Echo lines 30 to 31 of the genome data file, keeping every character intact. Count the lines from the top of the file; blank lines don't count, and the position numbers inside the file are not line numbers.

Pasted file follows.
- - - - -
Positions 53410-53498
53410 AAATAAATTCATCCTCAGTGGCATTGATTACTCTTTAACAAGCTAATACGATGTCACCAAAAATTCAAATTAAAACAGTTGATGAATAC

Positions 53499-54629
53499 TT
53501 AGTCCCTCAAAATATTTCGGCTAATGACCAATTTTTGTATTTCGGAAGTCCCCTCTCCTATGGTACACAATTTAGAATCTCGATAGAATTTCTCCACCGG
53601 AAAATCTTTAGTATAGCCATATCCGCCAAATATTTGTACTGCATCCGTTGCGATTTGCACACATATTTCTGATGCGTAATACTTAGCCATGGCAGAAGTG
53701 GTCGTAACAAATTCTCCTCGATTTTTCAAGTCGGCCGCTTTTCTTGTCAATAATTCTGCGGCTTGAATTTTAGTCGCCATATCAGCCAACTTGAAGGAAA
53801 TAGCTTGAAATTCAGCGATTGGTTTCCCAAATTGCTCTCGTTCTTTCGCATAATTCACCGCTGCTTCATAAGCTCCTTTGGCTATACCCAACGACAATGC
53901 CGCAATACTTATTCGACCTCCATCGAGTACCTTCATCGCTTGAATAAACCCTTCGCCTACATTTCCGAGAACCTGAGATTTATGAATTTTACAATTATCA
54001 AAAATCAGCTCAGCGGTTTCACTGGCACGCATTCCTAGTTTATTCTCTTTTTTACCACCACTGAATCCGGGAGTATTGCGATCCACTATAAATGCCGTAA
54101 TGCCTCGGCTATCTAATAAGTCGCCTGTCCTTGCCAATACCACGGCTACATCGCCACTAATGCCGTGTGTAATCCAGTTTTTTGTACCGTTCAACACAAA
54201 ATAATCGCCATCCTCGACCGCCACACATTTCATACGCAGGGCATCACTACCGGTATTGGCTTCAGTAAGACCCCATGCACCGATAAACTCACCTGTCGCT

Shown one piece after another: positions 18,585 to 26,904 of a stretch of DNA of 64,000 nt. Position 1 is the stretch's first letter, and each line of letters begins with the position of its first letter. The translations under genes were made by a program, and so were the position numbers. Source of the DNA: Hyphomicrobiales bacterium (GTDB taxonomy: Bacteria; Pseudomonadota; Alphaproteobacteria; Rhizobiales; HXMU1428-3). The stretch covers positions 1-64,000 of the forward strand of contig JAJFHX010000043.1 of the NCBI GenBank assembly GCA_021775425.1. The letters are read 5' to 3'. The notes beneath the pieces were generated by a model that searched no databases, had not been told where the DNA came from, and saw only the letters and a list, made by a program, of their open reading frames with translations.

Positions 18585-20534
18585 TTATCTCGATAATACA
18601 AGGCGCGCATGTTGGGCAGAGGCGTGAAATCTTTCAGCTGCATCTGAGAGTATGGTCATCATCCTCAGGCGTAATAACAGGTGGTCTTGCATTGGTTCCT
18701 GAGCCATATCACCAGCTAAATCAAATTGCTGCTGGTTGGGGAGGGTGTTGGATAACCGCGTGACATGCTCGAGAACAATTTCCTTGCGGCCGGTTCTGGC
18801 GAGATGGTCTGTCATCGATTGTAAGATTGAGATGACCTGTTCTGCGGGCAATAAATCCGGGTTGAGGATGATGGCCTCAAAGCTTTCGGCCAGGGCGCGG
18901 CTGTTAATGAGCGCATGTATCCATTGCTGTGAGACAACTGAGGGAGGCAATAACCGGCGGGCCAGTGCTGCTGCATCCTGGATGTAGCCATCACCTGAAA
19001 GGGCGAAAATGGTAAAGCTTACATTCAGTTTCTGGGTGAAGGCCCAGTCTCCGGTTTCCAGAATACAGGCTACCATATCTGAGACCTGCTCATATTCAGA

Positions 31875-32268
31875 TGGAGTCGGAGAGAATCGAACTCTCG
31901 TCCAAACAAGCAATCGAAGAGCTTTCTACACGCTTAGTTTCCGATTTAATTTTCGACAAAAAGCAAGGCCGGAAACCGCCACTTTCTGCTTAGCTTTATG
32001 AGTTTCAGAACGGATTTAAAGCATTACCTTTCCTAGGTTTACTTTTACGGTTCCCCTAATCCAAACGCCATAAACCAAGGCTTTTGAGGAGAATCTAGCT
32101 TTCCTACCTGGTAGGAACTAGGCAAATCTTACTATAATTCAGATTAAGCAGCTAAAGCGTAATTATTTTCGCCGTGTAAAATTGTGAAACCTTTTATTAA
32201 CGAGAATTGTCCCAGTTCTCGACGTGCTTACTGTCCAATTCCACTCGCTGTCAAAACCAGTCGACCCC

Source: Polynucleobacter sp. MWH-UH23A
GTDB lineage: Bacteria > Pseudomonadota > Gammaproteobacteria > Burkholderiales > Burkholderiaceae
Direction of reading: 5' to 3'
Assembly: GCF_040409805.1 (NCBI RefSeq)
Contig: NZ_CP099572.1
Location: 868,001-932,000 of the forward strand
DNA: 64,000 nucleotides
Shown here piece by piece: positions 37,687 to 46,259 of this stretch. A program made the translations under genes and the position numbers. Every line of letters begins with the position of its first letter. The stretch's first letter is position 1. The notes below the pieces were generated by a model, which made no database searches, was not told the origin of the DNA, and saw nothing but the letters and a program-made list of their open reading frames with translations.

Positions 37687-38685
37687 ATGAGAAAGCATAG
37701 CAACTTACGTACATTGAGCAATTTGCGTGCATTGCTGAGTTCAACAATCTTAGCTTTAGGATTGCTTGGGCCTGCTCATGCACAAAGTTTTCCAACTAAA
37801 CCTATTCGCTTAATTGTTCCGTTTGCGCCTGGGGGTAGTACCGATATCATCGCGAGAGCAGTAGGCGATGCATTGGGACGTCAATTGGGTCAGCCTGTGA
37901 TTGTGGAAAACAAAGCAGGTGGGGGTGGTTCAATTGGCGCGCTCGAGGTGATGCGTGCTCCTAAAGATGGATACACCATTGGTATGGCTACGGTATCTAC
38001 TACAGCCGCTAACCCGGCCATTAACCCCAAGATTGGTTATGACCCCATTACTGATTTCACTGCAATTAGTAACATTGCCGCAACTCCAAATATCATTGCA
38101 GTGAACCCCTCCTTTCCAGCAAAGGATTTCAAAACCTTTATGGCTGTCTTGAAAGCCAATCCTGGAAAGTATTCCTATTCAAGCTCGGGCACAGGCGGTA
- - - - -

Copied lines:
Assembly: GCF_040409805.1 (NCBI RefSeq)
Contig: NZ_CP099572.1